It is a shrub growing to 1-1.2 m high. The bark is non-peeling and shiny red-copper colored. The leaves are rounded, 6-20 mm diameter, with a bluntly toothed margin. They become red in the autumn. The fruiting catkins are erect, 5-15 mm long and 4-10 mm broad.
B. nana is native to arctic and cool temperate regions of northern Europe, northern Asia and northern North America and it will grow in a variety of conditions.It can be found in Greenland. Outside of far northern areas, it is usually found only growing in mountains above 300 m, up to 835 m in Scotland and 2200 m in the Alps. Its eastern range limit is on Svalbard, where it is confined to warm sites.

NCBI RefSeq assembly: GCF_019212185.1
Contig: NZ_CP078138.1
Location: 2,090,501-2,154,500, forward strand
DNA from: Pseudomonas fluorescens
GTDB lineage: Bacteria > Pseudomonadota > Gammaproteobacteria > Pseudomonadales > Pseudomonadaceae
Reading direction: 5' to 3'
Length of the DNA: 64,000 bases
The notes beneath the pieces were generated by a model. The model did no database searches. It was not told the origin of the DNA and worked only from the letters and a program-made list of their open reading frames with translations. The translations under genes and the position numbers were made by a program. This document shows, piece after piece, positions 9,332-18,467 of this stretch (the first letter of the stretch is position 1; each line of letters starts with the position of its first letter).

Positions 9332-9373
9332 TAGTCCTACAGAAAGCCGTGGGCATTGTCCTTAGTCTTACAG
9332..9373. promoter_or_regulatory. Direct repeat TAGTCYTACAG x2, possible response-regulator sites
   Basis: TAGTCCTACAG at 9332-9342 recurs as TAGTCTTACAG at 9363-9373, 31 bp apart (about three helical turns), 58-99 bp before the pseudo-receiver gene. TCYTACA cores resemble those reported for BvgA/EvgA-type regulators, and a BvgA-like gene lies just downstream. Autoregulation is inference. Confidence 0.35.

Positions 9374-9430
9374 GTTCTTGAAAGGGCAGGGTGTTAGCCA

There are two subspecies:
- Betula nana subsp. nana. Canada (Baffin Island), Greenland, northern Europe (south to the Alps at high altitudes), northwestern Asia. Young twigs hairy, but without resin; leaves longer (to 20 mm), usually as long as broad.
- Betula nana subsp. exilis. Northeastern Asia, northern North America (Alaska, Canada east to Nunavut). Young twigs hairless or only with scattered hairs, but coated in resin; leaves shorter (not over 12 mm long), often broader than long.
- Ewing, Susan. The Great Alaska Nature Factbook. Portland: Alaska Northwest Books, 1996.